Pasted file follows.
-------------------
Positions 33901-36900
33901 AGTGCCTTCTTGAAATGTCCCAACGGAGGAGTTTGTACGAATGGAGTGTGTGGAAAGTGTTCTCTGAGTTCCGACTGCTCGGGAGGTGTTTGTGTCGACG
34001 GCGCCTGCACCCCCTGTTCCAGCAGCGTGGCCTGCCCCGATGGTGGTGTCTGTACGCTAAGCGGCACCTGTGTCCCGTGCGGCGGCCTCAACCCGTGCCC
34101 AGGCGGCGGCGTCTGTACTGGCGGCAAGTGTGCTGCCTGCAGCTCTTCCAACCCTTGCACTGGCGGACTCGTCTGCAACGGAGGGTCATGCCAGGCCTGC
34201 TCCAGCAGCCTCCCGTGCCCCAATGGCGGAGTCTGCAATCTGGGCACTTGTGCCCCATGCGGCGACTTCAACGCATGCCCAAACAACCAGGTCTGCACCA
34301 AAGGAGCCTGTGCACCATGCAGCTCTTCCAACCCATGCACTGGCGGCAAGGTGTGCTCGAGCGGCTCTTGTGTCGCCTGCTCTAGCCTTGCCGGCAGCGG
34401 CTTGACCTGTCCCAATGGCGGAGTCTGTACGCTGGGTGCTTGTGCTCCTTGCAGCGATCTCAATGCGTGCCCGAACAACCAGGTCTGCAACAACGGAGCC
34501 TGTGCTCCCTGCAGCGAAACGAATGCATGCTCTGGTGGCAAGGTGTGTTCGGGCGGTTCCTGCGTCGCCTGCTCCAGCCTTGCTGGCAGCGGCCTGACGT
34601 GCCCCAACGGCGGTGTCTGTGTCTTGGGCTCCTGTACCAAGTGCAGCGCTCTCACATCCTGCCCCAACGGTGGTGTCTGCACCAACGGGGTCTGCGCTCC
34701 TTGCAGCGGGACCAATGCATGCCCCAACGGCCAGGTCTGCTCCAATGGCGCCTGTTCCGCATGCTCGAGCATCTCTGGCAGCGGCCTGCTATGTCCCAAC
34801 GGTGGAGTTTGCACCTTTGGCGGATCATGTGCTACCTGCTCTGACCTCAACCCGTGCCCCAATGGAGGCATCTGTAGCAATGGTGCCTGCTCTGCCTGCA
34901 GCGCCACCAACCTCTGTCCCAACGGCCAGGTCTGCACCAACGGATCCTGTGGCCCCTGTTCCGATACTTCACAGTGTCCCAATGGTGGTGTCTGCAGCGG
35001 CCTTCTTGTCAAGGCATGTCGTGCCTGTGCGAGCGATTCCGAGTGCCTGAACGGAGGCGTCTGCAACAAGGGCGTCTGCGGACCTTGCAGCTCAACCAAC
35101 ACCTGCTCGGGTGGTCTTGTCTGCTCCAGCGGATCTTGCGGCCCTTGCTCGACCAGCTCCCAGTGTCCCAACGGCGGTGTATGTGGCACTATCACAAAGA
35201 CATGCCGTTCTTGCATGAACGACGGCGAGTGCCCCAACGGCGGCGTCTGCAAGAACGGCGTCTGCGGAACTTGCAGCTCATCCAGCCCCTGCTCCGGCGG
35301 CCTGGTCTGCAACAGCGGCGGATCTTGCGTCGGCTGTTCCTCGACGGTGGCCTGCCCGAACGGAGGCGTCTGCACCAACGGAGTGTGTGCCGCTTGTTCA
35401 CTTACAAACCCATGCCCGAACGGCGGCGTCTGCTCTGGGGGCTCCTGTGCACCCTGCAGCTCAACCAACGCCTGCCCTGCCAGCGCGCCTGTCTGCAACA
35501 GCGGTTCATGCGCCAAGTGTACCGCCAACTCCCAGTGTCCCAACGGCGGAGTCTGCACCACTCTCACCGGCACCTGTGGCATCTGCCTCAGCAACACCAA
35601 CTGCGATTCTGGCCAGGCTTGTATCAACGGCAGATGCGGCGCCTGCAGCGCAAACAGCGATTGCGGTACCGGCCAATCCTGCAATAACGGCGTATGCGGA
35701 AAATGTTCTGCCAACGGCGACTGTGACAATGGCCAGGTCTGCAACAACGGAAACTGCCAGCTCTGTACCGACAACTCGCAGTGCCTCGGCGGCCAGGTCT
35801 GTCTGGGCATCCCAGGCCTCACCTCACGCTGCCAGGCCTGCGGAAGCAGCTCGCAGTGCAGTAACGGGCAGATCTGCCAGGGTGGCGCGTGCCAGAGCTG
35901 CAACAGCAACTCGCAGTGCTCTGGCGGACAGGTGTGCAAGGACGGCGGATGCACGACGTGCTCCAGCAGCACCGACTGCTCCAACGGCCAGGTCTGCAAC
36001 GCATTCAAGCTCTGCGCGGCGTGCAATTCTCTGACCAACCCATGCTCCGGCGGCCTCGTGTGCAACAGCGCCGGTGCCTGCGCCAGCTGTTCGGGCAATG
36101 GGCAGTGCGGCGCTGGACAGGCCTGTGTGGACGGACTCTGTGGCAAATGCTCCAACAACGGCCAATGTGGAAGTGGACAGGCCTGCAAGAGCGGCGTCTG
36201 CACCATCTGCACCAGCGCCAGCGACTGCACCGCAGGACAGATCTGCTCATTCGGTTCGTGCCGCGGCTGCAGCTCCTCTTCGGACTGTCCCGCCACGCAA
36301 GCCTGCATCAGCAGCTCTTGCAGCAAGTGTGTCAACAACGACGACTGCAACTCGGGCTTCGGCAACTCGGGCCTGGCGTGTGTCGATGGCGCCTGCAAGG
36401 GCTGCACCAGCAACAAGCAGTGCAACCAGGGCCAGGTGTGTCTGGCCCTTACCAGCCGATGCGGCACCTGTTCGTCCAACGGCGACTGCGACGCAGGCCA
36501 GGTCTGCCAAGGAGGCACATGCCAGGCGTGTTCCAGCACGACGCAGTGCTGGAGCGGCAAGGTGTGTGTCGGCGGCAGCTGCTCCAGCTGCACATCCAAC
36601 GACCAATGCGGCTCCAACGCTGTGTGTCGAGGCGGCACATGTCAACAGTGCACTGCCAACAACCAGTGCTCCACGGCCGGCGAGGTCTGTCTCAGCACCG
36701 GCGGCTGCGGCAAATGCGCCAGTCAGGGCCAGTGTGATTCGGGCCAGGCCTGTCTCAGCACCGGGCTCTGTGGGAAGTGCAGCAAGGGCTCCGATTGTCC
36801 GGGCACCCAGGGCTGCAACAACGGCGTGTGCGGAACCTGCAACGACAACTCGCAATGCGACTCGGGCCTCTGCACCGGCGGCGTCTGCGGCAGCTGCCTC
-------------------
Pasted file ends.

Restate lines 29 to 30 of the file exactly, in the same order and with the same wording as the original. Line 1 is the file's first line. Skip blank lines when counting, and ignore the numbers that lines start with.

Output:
36601 GACCAATGCGGCTCCAACGCTGTGTGTCGAGGCGGCACATGTCAACAGTGCACTGCCAACAACCAGTGCTCCACGGCCGGCGAGGTCTGTCTCAGCACCG
36701 GCGGCTGCGGCAAATGCGCCAGTCAGGGCCAGTGTGATTCGGGCCAGGCCTGTCTCAGCACCGGGCTCTGTGGGAAGTGCAGCAAGGGCTCCGATTGTCC